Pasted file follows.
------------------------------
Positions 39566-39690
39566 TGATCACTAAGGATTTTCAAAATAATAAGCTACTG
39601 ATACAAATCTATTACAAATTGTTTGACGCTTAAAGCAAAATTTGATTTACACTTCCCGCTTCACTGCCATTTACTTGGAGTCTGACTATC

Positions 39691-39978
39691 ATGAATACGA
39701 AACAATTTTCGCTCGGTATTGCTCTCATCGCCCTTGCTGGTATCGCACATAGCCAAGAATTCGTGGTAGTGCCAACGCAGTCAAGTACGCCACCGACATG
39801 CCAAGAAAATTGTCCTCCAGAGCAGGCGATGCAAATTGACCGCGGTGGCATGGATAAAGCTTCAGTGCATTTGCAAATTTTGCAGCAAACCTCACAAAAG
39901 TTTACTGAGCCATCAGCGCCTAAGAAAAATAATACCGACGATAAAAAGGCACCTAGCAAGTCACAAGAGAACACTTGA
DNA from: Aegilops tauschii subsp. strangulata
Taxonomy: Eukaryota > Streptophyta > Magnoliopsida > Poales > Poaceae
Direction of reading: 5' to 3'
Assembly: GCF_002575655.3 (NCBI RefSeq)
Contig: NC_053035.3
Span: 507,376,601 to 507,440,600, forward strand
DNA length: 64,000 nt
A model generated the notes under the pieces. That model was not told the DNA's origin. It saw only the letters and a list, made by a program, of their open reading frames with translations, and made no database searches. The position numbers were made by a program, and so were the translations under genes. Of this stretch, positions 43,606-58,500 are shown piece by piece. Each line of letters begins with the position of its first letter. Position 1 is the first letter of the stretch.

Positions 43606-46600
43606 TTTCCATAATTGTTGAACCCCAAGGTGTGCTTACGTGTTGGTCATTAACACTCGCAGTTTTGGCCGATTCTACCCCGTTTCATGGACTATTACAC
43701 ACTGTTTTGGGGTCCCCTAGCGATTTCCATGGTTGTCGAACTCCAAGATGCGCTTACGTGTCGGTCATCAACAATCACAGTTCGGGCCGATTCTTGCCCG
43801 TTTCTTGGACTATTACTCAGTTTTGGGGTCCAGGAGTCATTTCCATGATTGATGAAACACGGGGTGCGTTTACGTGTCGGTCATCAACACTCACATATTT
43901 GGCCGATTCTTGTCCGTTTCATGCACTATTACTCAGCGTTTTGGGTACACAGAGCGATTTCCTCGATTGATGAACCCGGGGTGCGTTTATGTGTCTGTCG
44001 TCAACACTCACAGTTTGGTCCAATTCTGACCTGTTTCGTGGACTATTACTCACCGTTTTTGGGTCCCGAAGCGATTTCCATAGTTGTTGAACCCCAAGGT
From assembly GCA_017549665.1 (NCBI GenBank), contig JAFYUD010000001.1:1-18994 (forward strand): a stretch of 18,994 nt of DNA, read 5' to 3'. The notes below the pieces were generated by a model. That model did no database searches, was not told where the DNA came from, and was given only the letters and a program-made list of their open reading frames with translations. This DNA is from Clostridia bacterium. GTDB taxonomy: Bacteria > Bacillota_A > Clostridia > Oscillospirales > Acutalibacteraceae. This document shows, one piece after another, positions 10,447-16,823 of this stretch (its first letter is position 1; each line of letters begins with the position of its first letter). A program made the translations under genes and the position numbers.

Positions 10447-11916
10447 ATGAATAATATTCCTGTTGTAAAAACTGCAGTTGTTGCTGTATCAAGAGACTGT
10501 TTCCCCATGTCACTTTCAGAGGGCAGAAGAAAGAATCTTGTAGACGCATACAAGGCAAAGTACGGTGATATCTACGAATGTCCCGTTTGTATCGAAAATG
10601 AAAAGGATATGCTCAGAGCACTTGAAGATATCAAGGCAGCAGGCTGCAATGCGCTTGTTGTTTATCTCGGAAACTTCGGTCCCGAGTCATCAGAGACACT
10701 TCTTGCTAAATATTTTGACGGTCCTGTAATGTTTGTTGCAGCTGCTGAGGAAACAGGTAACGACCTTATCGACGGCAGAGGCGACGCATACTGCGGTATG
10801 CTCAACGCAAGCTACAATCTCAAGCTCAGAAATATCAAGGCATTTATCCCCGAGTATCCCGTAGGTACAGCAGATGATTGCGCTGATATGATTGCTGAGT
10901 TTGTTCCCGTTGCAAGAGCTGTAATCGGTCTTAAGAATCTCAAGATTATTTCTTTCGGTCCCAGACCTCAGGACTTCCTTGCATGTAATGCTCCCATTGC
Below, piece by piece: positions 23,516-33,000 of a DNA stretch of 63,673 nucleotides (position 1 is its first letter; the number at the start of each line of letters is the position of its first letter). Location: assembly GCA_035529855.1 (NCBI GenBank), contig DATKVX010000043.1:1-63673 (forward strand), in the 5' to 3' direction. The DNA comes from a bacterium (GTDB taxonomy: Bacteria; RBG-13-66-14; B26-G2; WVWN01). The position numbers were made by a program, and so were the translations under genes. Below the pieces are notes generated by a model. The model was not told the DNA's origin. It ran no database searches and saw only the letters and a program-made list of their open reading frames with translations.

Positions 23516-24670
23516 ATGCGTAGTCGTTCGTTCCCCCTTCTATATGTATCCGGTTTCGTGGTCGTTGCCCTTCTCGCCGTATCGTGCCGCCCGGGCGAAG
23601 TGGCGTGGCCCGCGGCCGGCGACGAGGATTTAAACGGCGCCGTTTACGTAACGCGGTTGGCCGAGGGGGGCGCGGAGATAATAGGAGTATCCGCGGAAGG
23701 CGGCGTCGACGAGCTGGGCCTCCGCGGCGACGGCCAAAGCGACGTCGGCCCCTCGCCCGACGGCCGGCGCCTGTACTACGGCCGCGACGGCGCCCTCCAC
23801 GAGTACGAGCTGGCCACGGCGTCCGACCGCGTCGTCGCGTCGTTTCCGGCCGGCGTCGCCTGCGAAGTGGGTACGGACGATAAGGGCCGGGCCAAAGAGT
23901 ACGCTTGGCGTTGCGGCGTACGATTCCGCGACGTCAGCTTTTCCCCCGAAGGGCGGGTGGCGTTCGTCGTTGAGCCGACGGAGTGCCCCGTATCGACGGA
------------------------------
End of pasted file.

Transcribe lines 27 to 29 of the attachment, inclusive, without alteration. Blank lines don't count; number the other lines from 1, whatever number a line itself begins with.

10601 AAAAGGATATGCTCAGAGCACTTGAAGATATCAAGGCAGCAGGCTGCAATGCGCTTGTTGTTTATCTCGGAAACTTCGGTCCCGAGTCATCAGAGACACT
10701 TCTTGCTAAATATTTTGACGGTCCTGTAATGTTTGTTGCAGCTGCTGAGGAAACAGGTAACGACCTTATCGACGGCAGAGGCGACGCATACTGCGGTATG
10801 CTCAACGCAAGCTACAATCTCAAGCTCAGAAATATCAAGGCATTTATCCCCGAGTATCCCGTAGGTACAGCAGATGATTGCGCTGATATGATTGCTGAGT